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What is SDN? How does it compare?

You’ve probably heard the buzz around software-defined networking, or SDN — it’s a powerful way to enable optimization and create efficiencies in your WAN, including centralized management and improved network scalability, thanks to data controls and optimized cloud architectures. It all adds up to a more agile experience for internal WAN managers and the clients they serve — and it can lower an organization’s costs in both hard and soft dollars.

But there’s still a lot of confusion around SDN options for managing wide area networks, and how those options compare to the technology your company might be using today.

In this three-part series, we’ll help you get to know SD-WAN, illustrate the pros and cons and show how companies are selecting and deploying this technology, so you can make an informed decision about whether it’s right for you.

What is SD-WAN?

Simply put, SD-WAN is technology that allows companies to control their WAN connections with software — instead of maintaining the traditional network featuring private lines and set bandwidths, both of which can be limiting factors. The three “flavors” (cloud-based, hardware-based and a hybrid of the two) offer various advantages depending on the company and its needs.

Cloud-based: Many organizations, typically large enterprises, use this option as a way to outsource infrastructure management — the tools for WAN control are supplied through the cloud service provider of their choice.

  • Pros: Can improve network optimization significantly; hardware and administration costs often are reduced; increased flexibility and scalability.
  • Cons: Requires expertise and an existing virtual network (or the creation of one); lacks customized hardware controls.

Hardware (premise)-based: This allows companies to realize the benefits of SD-WAN, while maintaining control over network hardware and data.

  • Pros: Local hardware management and network traffic control for administrators; countless customization and configuration options; enhanced performance can meet needs for both small and large offices.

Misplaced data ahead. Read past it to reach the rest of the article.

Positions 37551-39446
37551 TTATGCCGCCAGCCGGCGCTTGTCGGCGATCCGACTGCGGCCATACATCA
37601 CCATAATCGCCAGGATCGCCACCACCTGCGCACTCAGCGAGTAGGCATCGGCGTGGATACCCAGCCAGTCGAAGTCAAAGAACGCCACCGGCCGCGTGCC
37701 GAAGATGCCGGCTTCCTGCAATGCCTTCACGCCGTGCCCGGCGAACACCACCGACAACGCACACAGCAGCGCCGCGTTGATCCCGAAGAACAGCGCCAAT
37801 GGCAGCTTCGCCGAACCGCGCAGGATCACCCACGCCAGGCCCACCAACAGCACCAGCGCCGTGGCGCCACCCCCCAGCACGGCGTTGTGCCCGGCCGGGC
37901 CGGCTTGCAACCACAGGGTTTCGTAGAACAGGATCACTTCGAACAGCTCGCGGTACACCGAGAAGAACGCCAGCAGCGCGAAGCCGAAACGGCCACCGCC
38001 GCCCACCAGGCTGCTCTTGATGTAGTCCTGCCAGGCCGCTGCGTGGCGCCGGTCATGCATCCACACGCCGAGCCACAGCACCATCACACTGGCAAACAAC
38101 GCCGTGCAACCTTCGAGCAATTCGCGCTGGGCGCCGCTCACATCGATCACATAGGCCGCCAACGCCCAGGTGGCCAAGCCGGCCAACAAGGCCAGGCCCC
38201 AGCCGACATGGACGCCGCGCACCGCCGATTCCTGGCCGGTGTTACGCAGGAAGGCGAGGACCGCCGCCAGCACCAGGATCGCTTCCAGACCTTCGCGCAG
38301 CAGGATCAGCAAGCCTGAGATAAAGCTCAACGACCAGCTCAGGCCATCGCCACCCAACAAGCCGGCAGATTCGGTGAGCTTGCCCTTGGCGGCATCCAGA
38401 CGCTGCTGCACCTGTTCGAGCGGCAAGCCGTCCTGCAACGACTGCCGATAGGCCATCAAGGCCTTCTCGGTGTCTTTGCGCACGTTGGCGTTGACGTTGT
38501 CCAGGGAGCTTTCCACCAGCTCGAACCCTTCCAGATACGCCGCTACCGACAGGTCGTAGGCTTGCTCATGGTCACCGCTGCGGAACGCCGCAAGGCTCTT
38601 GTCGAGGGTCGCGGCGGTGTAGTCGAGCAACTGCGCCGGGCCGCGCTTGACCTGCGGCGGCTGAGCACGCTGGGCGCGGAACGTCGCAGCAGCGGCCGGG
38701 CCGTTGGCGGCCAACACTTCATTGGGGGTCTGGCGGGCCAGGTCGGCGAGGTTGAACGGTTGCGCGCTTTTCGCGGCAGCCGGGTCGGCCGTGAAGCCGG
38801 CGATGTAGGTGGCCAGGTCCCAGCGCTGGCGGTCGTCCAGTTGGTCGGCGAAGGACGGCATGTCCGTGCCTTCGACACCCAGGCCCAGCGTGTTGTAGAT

• Cons: Costs can be higher than other options; not integrated with cloud providers.

Hybrid: Combining options offers companies premise- and cloud-based gateways to realize SD-WAN benefits; these often are fully managed by the service provider, but offer control over network hardware where you want it.

  • Pros: Previous investments in hardware aren’t wasted; simple deployment.
  • Cons: Limited control over traffic; uptime is dependent on cloud gateway.

How does it all compare to what you’re using now?

The major benefit of SDN versus other technologies is the ability to get IP-based network connectivity anywhere, from anyone, in any medium — including 4G, DSL, DS1, EoC, EoF and 1-10Gb. This reduces reliance on private MPLS NNIs that are not ubiquitous with providers near your branches and buildings. SDN doesn’t require complex network interfaces between carriers, and offers a wide variety of connectivity options.

Despite all the benefits, however, SDN is not right for everyone. The next post in our series will look at how various companies are using this technology, with real-world examples that can provide insight into your own situation. And in our final post, we’ll look at the questions your IT teams should ask to determine what’s best for your organization both strategically and tactically.

Learn more at our SD-WAN event April 27, 2017

We’ll take your SD-WAN education to the next level at Hyde Group’s SD-WAN event, which is set for April 27 in Seattle. Click here for more details!

Ready to talk today? Give us a call at (206) 999-4247 or email info@hydegrouponline.com to talk about how SD-WAN and other solutions can help your business improve network agility, reduce redundancy and meet company goals.

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